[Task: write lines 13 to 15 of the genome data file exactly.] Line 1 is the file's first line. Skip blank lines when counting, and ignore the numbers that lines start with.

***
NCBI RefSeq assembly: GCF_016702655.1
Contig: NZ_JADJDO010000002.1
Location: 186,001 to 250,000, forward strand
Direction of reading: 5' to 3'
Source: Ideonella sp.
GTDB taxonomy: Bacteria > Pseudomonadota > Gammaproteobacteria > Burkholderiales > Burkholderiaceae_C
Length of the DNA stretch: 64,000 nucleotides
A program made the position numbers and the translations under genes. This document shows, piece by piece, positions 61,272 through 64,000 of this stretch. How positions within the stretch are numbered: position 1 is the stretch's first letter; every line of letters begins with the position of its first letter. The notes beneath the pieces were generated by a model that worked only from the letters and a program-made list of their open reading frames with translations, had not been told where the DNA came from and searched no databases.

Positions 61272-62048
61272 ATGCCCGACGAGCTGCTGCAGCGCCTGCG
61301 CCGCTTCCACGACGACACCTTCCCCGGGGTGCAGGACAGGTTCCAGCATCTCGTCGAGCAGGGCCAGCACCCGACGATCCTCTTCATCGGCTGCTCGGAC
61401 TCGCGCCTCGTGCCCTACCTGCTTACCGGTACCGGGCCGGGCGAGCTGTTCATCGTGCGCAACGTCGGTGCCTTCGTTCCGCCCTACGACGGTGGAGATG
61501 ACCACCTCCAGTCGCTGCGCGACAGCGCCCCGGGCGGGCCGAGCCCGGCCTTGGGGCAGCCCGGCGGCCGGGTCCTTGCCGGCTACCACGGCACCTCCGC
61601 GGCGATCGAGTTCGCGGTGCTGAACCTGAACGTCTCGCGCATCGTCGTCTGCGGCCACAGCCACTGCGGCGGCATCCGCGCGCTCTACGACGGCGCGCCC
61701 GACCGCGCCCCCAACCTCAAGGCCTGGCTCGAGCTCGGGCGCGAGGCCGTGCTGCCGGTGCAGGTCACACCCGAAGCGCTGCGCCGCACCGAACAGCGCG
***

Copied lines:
61501 ACCACCTCCAGTCGCTGCGCGACAGCGCCCCGGGCGGGCCGAGCCCGGCCTTGGGGCAGCCCGGCGGCCGGGTCCTTGCCGGCTACCACGGCACCTCCGC
61601 GGCGATCGAGTTCGCGGTGCTGAACCTGAACGTCTCGCGCATCGTCGTCTGCGGCCACAGCCACTGCGGCGGCATCCGCGCGCTCTACGACGGCGCGCCC
61701 GACCGCGCCCCCAACCTCAAGGCCTGGCTCGAGCTCGGGCGCGAGGCCGTGCTGCCGGTGCAGGTCACACCCGAAGCGCTGCGCCGCACCGAACAGCGCG